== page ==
GLJ New Editors-in-Chief: Jule Mulder
Introducing the First of Four New GLJ Editors-in-Chief: Jule Mulder
Several veterans of the German Law Journal’s editorial board have joined Russell Miller (one of the journal’s co-founders and its long-serving editor) as part of a panel of Chief Editors. This exciting development signals the Journal’s continuing dynamism and growth. In the coming issues the new EICs will introduce themselves and offer remarks on their vision for the Journal. We begin this series with the introduction of Jule Mulder (Bristol Law School).
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My name is Jule Mulder and I am one of the new Editors-in-Chief of the German Law Journal. I am currently based at the University of Bristol Law School and have worked on the editorial board since 2014. My primary research interest falls within the area of European Comparative law. As such, I am particularly interested in the interaction between the European legal system and the national law of the Member States, including the dialogue between national and European courts, the harmonisation process and the way national legal cultures influence the application of EU (harmonised) law and ultimately determining its effectiveness. My academic background is fundamentally European. I have studied and researched law in the Netherlands, Germany, and the UK. I strongly believe in the value of integration, international and transnational discourses, and European cross-national cooperation broadly conceived.
It is my ambition to build on the excellent reputation of the German Law Journal and ensure that it provides a platform for comparative legal discourses that can contribute to the mutual understanding of different legal cultures and the exchange of ideas on rights, legal principles, and the role of law in the broader cultural context across legal, territorial, and geographical boundaries. I will work to strengthen the German Law Journal’s contribution to comparative and transnational legal discourses to facilitate the (academic legal) dialogues between civil and common law traditions, as well as between the European continent, North America, and the rest of the world. I would like to encourage our authors to engage with comparative and transnational discourses and explore new ideological, (inter)disciplinary, and methodological frontiers to facilitate the understanding of different legal cultures, the role of law in the broader cultural and societal context, and the development and functioning of different legal approaches.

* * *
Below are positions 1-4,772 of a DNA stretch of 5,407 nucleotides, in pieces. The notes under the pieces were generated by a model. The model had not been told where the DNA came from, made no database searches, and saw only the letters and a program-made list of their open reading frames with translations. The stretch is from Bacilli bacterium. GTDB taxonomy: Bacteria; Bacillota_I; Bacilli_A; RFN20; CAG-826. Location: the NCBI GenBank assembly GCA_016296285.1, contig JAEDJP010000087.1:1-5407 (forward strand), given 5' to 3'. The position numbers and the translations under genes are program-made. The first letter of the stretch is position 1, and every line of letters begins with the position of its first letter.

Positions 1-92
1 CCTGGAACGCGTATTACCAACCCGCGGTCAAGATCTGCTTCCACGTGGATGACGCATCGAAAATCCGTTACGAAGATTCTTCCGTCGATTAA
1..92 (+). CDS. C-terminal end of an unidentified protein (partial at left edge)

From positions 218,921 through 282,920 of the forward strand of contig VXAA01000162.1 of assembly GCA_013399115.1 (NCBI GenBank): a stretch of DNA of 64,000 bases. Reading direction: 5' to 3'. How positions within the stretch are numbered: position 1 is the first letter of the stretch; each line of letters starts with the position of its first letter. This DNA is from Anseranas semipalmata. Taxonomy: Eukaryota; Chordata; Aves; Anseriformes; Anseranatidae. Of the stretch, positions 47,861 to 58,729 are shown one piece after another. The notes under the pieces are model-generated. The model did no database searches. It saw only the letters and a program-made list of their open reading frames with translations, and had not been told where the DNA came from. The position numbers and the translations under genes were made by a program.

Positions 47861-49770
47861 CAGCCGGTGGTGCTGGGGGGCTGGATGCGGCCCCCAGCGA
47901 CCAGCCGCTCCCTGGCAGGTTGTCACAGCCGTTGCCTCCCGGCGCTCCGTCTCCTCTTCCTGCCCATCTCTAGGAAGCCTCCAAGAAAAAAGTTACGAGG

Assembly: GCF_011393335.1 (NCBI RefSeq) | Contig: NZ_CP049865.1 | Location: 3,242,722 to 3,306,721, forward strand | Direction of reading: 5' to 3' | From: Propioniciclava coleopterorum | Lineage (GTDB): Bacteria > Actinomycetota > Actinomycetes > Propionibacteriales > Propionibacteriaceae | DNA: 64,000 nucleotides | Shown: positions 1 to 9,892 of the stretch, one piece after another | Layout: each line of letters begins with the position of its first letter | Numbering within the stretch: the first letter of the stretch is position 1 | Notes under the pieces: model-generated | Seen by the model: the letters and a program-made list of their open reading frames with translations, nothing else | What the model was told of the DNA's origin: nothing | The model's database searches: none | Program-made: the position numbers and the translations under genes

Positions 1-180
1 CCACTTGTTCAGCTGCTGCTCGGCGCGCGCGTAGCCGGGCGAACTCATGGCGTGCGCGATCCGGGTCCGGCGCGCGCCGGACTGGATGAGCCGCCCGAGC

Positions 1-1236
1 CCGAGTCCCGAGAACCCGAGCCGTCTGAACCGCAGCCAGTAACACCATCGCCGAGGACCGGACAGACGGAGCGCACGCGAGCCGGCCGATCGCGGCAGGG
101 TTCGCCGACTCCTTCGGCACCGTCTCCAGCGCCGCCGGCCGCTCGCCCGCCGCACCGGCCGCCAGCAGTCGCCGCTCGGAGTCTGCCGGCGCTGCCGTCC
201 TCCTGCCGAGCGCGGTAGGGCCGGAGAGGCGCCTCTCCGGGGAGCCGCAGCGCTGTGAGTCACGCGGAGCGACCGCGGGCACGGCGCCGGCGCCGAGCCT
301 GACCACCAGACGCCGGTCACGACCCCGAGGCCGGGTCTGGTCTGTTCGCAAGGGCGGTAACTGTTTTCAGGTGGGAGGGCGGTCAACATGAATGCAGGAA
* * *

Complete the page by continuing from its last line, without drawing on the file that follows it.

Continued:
Countries across Europe and North America have begun to turn their backs on transnational and international discourses in law – not to mention rights and legal developments with roots in those realms. This shift involves a preference for inward-looking and isolationist ideals. In this climate, the German Law Journal project is more important than ever. It provides an intellectual platform to facilitate the exchange of ideas and insights into our common legal humanity, as well as on the value of diversity and the engagement with “foreign” legal systems and cultures. I hope that my contribution will ensure that the German Law Journal continues to provide such a platform and facilitates international dialogue, intercultural/legal exchange, and the brave exploration of new approaches towards legal research and discourses in a transnational and comparative context.